It's time to travel back to the 1970s and pick the famous five synths that not only shaped that decade in music, but also created the synth-pop phenomenon in the ones that followed.
The synthesizer might well have been invented before the 1970s; indeed, early, and frankly ridiculous claims to its origins go back hundreds of years, but more sensible suggestions cite the 1960s as the decade when the machine first truly made an appearance. However, the '70s was the decade that actual humans started using the synthesizer - humans who weren't just scientists or millionaires.
Yes, the 1970s was when the synth started making an impact in the world of music production, when genres were born, when eyeliner was applied and when everyone from futuristic Sheffield visionaries to Dusseldorf pioneers got their soldering irons out and just got on with the business of making music for the next decade and the rest of the century.
It was also the decade that gave us synth-pop, so let's look at those early keyboards, from the groundbreaking monosynths to the first polysynths. These are the machines that rocked the 1970s and popped the 1980s.
1. Moog Minimoog (1970)
Without the Minimoog there would have been no synth music. Heck, without the Minimoog there would have been nothing worth listening to and we’d be out of a job.
OK, that might be an exaggeration – and someone else might well have come up with a decent synth if Bob Moog hadn’t – but in our actual history, this was the machine that started it all. Wendy Carlos helped it along; Kraftwerk had the cash and started synth-pop (and a bunch of other genres).
The Minimoog was the first synth to become widely available and be genuinely practical, and its designer Bob Moog is now a legendary figure in the world of synthesis. The original machine was released in 1970 and then rebooted in 2016, but whichever model you find, you're talking big bucks for the most iconic synth ever made.
Gary Numan told MusicRadar that: “The Minimoog is arguably the most important synth ever. Not the best, but the most important. It was the machine that made electronic music accessible.”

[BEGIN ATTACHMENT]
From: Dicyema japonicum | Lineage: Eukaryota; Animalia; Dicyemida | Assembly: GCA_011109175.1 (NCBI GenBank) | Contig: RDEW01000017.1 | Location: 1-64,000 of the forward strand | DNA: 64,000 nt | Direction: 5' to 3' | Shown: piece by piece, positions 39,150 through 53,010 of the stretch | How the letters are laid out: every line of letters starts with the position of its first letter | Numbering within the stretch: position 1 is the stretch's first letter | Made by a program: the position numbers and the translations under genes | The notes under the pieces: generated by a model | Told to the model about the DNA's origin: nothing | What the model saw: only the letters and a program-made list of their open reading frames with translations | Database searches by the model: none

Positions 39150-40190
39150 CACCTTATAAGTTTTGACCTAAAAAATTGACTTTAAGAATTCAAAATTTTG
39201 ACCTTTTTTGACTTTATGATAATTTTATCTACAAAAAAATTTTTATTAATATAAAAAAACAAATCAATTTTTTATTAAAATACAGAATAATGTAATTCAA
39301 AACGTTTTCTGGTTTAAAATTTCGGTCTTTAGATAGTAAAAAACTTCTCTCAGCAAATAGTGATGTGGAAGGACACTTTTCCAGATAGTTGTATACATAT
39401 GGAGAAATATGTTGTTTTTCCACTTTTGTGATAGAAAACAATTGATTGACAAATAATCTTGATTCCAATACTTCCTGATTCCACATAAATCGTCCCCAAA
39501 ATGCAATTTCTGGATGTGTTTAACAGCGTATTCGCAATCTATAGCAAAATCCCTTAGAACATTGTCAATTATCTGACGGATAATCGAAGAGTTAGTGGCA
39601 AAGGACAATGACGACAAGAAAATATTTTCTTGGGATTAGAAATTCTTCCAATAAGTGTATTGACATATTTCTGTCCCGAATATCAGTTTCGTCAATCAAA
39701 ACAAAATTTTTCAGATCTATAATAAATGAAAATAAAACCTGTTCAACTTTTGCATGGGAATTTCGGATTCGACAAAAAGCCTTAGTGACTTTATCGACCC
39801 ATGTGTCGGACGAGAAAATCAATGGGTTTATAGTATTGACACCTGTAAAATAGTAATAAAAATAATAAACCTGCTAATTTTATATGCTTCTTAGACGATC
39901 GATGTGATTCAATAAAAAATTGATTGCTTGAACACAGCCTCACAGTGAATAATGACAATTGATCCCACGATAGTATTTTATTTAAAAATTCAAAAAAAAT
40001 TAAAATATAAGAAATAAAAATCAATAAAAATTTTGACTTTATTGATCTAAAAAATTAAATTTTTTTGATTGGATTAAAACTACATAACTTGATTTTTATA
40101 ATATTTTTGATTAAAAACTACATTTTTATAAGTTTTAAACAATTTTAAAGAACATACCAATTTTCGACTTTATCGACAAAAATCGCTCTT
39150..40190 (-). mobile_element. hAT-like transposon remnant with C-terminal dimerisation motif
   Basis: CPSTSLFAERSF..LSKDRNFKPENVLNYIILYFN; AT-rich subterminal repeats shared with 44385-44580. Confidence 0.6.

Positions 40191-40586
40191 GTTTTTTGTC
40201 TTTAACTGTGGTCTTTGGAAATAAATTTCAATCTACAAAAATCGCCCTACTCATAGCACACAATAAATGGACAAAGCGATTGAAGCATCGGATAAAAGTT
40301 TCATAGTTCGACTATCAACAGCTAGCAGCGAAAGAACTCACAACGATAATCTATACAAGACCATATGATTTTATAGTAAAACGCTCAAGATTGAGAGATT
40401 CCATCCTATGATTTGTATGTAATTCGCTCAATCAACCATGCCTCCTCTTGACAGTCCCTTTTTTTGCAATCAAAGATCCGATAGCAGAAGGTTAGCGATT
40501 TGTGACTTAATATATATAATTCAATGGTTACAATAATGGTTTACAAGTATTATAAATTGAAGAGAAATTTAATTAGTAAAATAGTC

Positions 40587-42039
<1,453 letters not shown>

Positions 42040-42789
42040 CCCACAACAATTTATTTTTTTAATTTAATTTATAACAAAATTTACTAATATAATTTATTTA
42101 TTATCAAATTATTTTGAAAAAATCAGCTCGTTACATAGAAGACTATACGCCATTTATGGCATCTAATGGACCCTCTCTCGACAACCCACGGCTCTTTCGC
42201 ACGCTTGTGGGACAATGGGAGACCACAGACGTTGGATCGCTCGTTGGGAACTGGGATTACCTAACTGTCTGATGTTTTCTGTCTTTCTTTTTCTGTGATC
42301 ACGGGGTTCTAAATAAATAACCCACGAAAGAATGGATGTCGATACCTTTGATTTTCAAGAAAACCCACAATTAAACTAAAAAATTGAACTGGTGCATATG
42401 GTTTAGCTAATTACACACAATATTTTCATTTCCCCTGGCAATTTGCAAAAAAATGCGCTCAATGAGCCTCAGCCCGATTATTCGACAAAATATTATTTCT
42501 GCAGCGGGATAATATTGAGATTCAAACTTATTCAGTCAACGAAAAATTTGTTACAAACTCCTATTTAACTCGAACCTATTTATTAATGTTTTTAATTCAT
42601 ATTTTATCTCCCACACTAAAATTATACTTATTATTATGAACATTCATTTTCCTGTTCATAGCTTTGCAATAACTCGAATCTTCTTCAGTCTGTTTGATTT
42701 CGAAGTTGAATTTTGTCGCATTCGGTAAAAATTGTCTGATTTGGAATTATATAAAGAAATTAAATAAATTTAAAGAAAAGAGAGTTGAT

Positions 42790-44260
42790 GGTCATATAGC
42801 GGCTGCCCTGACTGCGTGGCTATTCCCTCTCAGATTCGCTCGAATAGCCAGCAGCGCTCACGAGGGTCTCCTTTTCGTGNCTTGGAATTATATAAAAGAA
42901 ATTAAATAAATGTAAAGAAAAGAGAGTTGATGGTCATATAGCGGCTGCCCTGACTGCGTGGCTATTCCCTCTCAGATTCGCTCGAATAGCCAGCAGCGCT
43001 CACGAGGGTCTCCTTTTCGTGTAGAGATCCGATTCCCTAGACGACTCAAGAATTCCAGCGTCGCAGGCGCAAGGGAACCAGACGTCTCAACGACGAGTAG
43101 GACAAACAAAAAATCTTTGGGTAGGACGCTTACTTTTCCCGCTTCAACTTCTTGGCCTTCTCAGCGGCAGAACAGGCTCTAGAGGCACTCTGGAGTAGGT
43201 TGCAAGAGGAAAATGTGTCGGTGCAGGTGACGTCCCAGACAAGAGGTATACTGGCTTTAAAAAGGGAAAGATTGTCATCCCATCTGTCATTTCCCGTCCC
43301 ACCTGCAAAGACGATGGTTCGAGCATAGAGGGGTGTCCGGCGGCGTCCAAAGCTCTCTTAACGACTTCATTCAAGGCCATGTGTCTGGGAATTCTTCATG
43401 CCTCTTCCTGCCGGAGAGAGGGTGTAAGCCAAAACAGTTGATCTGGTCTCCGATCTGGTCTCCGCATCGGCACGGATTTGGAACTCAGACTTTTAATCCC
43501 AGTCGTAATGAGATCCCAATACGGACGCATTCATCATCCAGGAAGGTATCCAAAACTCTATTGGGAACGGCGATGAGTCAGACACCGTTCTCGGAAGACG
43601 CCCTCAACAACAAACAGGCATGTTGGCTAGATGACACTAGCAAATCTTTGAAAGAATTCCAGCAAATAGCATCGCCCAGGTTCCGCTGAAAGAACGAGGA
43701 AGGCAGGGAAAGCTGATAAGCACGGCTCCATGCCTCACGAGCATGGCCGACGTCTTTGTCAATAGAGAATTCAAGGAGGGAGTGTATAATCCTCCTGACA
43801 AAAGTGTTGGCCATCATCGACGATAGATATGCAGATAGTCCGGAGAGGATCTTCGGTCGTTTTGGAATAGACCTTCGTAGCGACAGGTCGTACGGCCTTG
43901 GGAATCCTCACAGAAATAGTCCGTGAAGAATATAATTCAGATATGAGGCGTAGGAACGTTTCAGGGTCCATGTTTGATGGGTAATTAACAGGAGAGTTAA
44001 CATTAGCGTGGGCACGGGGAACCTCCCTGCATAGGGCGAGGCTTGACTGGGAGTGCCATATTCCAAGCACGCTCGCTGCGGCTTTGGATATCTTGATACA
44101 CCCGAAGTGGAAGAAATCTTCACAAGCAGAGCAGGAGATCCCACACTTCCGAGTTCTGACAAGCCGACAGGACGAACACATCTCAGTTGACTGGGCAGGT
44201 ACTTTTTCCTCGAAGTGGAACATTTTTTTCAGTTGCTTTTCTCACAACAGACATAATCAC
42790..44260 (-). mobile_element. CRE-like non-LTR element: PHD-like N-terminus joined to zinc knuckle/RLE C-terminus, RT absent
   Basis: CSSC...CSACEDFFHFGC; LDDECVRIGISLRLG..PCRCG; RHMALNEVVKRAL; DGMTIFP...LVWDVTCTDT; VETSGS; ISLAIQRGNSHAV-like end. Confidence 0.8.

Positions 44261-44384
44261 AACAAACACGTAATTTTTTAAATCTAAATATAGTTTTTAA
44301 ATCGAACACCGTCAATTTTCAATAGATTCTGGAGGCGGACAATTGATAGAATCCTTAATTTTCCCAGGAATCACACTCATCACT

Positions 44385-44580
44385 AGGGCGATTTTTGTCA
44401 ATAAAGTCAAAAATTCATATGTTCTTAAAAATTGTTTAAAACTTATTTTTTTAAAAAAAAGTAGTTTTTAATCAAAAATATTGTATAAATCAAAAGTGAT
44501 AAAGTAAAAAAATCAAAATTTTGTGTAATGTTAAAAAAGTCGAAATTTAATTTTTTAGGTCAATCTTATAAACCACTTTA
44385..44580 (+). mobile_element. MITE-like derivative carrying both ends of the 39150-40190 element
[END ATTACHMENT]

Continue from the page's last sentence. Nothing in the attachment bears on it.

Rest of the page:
And he should know – the Minimoog was famously the instrument that turned him from a punk into a synth icon after an accidental meeting in a studio.
“I just pressed a key for whatever it was set on, and it made that famous Moog sound, that famous low growl and the room vibrated,” he told The Quietus . “It was the most powerful thing. It was like an earthquake and I just loved it. And before the band was even finished setting up the gear I was in there working on changing the songs we’d arrived with into pseudo-electronic songs.”
Minimoog users and tracks
And if we had to pick a couple of tracks, well we were always going to pick this one. And we particularly like this version because it's an old clip from the brilliant UK music show, The Old Grey Whistle Test, and all the musicians stare down the cameras as if they want a fight.
And we love the next clip too, because it shows Kraftwerk actually playing the Minimoog and ARP Odyssey - rather than the nondescript workstations they stand at these days.
Modern Minimoog alternatives
Secondhand prices of a Minimoog can veer between £5,000 and (well, we've seen it advertised, not sold) £19,000, so you'll want to consider alternatives.
Modern hardware with a Minimoogy feel includes the AJH MiniMod System (around £2,600/$3,000 for a full system), Behringer's Model D (£579/$599 for the keyboard version), or the Studio Electronics SE-1 ($1,899 for the X version).